Statists also seek to usurp the authority of God by mirroring His attributes. God is omniscient; the statist supports state surveillance – they must know what we’re reading, writing, or speaking. God is omnipresent; the statist wants to enter our home to tell us what light bulb to use and into our schools to tell us what to serve for lunch. God is beneficent; the statist wants all good things to come from the state (healthcare, welfare, jobs, etc.). God is omnipotent; the statist desires unlimited central authority. God is sovereign; the statist wishes to commit aggression against his fellow man. The statist wishes that the state, not God, was our refuge.
Occasionally people will ask whether a Christian can be libertarian. They may question whether a Christian can place his or her Bible on their library bookshelf next to “Atlas Shrugged” (see The Soul of Atlas for more on that). Fellow Christians attempt to discern whether free markets and free thinking are inherently incompatible with Christian theology.
An alternate question is to ask whether a Christian could be anything but libertarian. This response will be received as conceited and close-minded, so one would not normally apply it. Nevertheless, freedom and Christianity are undeniably connected. We are uniquely positioned to understand how limits to Christian freedom and God’s authority to liberate us from sin are threatened by cultist thinking. Christians know what an “anti-Christ” looks like – we can detect counterfeit saviors.
Our unique position also affords us the opportunity to better detect statist philosophy and activity. While many citizens unwittingly support statist schemes under the guise of “progressivism” or “conservatism” the libertarian Christian recognizes counterfeit liberty when he or she sees it.
Jesus preached a transformational message that challenged Pharisaical authority. He challenged – at great risk – the presumptions of mankind. Libertarian Christians can be encouraged by His example. Both our churches and communities can be transformed. Perhaps we can begin by professing that God is God and that God set man free.
Mark J. Cherry is the Dr. Patricia A. Hayes Professor in Applied Ethics and Professor of Philosophy at St. Edward’s University, Austin, Texas. He earned his undergraduate degree in philosophy from the University of Houston and his doctorate degree in philosophy from Rice University in Houston, Texas.
His research compasses ethics and bioethics, together with social and political philosophy. He is Editor of The Journal of Medicine and Philosophy (Oxford University Press), Associate Senior Editor of Christian Bioethics (Oxford University Press), and Editor-in-Chief of HealthCare Ethics Committee Forum (Springer); he is Co-editor of the book series The Annals of Bioethics (Routledge) and Editor of the book series Philosophical Studies in Contemporary Culture (Springer).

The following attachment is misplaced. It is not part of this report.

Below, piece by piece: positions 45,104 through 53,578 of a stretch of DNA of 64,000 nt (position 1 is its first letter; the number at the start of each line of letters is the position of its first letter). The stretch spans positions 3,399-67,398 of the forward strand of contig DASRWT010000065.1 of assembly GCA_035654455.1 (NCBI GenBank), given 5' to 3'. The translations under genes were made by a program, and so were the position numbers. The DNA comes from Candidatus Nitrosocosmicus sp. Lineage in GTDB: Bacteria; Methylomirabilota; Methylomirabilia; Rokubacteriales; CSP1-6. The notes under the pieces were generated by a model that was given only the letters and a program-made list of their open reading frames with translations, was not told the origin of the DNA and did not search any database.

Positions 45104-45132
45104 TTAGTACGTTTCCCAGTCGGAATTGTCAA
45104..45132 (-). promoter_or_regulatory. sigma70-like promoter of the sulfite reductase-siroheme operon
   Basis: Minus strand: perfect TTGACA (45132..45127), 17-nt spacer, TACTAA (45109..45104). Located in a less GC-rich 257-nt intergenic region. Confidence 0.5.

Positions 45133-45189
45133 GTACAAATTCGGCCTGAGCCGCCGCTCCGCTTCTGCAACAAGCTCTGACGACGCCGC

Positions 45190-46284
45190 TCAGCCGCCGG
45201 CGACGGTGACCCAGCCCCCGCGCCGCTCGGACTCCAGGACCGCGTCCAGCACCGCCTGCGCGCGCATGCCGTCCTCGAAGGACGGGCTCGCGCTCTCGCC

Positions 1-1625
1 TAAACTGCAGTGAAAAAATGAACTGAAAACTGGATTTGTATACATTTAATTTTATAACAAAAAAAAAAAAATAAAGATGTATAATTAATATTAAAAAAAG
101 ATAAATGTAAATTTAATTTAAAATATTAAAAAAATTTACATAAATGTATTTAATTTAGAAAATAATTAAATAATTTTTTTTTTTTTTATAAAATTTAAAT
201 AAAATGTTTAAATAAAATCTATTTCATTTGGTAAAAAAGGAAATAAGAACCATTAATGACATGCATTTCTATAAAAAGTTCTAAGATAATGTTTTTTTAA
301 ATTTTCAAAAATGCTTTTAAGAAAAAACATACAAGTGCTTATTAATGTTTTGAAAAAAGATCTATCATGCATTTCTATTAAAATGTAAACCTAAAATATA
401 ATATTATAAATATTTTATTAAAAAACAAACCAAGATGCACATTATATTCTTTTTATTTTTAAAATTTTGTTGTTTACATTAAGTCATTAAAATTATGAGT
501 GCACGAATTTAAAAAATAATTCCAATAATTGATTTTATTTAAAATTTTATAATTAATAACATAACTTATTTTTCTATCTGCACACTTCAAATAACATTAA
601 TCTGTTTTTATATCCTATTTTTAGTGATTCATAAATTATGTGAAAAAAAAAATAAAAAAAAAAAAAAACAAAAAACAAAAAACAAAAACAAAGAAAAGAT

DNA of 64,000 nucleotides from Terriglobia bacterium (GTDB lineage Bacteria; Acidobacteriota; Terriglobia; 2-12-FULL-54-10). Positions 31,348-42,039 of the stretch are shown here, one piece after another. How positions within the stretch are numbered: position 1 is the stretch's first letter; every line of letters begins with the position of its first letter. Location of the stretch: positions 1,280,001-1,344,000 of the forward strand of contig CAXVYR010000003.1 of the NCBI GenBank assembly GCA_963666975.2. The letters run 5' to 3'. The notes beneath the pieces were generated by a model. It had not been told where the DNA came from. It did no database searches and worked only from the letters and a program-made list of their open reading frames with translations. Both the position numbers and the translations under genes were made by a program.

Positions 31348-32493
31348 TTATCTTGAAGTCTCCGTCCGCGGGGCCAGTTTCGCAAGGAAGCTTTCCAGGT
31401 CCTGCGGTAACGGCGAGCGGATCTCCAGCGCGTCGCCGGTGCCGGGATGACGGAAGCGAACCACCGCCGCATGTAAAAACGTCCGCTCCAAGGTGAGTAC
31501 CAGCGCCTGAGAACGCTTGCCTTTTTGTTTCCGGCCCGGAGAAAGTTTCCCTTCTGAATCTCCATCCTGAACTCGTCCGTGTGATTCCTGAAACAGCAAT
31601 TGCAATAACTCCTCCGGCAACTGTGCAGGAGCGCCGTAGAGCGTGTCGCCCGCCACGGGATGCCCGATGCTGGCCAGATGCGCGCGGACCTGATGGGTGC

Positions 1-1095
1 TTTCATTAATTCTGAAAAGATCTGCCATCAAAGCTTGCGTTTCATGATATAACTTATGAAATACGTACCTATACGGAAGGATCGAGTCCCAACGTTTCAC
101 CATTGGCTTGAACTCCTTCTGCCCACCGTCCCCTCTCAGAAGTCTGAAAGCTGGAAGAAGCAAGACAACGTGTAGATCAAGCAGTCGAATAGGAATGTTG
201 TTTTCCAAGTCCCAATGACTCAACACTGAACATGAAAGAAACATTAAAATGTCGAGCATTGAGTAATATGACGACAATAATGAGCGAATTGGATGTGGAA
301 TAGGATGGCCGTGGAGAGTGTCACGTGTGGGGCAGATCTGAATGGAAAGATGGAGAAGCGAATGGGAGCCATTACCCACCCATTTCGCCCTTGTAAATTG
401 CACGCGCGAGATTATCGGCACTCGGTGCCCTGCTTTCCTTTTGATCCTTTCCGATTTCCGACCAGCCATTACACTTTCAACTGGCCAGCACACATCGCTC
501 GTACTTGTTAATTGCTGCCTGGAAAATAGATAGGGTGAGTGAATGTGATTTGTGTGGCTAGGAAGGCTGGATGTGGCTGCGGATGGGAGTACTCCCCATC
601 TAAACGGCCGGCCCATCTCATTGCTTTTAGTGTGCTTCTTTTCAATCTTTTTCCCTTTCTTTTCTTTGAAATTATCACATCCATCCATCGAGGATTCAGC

Professor Cherry lives in Austin, Texas with his wife Mollie and their three sons, Jacob, Thaddeus, and Matthias.
See a complete list of his writings on ethics, philosophy and more here.
Under Saddam Hussein, Christians in Iraq were not well-loved but they were tolerated. However, following the military adventurist campaigns of the United States and its allies, the situation for Iraqi Christians has become increasingly dire. A few days ago, the Islamic State in Iraq and Syria (ISIS) took over the Iraqi city of Mosul (incidentally, this city was once called Nineveh) and displaced over 500,000 people including most of Iraq’s remaining Christian population.
Interventionism often escalates extremist activity, and the Iraq War has spawned a variety of spin-off terrorist groups. Many of these groups strike out at their own people, including Christians. ISIS, remarkably, was even renounced by al-Qaeda for being too brutal. Read More→
David E. Settje, Faith and War: How Christians Debated the Cold and Vietnam Wars (NYU Press, 2011), xi + 233 pgs., hardcover, $36.
This informative book reminds us that the divide that has existed between Christians over the issues of war and militarism since World War II has usually been a theological one. I mean this in the sense that Christians with a more liberal theological outlook have generally disdained war and militarism even as their conservative Christian counterparts have generally supported these things. As a conservative Christian, I shake my head in amazement that so many of my brethren have been hoodwinked by the state to support its wars, its military, and its foreign policy, whether in the name of fighting communism or terrorism.
Settje is an associate professor of history at Concordia University Chicago. Faith and War: How Christians Debated the Cold and Vietnam Wars (hereafter Faith and War) is not his only book on this subject. His first foray was the more narrowly focused Lutherans and the Longest War: Adrift on a Sea of Doubt about the Cold and Vietnam Wars (2006).